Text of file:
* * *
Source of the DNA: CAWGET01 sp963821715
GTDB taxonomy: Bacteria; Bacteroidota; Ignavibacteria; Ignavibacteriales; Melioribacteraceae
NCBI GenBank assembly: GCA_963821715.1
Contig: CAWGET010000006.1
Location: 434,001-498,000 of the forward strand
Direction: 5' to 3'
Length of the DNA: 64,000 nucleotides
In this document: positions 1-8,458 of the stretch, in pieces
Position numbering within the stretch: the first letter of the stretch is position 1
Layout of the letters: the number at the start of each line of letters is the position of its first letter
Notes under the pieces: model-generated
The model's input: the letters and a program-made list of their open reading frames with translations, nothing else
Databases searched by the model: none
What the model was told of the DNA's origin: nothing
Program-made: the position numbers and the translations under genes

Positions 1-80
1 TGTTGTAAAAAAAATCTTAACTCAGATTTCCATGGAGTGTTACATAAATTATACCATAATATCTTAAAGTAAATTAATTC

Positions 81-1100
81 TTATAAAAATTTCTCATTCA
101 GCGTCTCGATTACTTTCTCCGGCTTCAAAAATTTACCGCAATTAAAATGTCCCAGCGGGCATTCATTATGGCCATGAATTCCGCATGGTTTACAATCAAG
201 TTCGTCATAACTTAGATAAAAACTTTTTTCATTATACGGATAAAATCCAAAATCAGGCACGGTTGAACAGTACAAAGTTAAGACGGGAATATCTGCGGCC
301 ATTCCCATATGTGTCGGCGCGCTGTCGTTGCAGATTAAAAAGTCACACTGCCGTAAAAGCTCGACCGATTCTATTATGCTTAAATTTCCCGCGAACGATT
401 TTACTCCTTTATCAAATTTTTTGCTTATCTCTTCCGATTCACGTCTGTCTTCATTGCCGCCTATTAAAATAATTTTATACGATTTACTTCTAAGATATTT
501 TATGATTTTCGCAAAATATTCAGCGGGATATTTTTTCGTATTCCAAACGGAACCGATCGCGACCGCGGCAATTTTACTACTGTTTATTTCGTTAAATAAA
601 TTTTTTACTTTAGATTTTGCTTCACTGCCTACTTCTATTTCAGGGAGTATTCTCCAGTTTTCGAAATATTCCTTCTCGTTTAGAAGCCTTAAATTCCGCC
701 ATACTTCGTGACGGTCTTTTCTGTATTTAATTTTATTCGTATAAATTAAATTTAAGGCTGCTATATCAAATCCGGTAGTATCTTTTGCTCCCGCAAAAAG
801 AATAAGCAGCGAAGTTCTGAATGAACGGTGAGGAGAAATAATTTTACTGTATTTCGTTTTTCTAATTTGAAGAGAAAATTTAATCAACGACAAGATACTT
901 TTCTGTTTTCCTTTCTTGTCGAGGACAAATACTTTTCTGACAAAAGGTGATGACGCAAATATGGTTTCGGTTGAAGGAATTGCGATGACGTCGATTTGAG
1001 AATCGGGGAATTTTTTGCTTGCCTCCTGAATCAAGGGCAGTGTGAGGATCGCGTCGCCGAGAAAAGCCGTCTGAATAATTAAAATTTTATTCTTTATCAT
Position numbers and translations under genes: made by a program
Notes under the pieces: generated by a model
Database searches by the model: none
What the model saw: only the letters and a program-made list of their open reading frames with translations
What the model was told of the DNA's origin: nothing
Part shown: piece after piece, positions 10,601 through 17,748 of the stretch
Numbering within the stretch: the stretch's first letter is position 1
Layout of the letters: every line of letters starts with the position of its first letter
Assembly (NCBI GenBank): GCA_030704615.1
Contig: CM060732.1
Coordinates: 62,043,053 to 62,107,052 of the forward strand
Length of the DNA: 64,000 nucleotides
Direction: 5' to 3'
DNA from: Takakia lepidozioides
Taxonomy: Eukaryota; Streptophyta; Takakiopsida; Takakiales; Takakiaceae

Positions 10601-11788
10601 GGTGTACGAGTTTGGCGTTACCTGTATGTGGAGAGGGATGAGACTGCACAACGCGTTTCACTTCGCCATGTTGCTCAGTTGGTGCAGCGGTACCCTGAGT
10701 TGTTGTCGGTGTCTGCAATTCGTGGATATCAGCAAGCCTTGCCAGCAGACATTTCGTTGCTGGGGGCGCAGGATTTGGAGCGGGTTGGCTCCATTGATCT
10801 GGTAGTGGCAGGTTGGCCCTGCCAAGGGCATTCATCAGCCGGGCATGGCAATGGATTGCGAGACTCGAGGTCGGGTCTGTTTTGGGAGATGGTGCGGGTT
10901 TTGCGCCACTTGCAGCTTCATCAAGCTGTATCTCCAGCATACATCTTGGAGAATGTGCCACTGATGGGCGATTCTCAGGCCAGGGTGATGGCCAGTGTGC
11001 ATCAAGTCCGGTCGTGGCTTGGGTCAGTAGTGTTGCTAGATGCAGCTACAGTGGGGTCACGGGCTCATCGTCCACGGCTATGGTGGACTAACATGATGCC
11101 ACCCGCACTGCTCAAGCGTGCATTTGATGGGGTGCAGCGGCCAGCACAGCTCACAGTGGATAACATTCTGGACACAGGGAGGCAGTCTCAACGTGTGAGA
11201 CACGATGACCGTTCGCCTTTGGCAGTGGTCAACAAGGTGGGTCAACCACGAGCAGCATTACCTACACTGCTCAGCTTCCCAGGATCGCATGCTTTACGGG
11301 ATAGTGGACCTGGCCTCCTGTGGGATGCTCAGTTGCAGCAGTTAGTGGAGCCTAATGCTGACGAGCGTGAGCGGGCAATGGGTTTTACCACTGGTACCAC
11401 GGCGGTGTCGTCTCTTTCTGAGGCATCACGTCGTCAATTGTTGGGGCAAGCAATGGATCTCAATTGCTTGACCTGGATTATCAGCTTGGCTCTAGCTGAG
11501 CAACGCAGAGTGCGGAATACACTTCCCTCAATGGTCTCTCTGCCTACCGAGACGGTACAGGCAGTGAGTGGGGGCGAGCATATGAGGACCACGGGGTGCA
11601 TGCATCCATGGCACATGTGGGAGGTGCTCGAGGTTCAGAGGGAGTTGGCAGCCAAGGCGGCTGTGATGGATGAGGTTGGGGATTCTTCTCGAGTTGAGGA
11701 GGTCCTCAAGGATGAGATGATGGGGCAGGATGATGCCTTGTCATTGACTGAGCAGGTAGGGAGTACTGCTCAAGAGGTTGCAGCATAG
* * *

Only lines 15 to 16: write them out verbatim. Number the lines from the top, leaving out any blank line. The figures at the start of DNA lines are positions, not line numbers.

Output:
Program-made: the position numbers and the translations under genes

Positions 1-80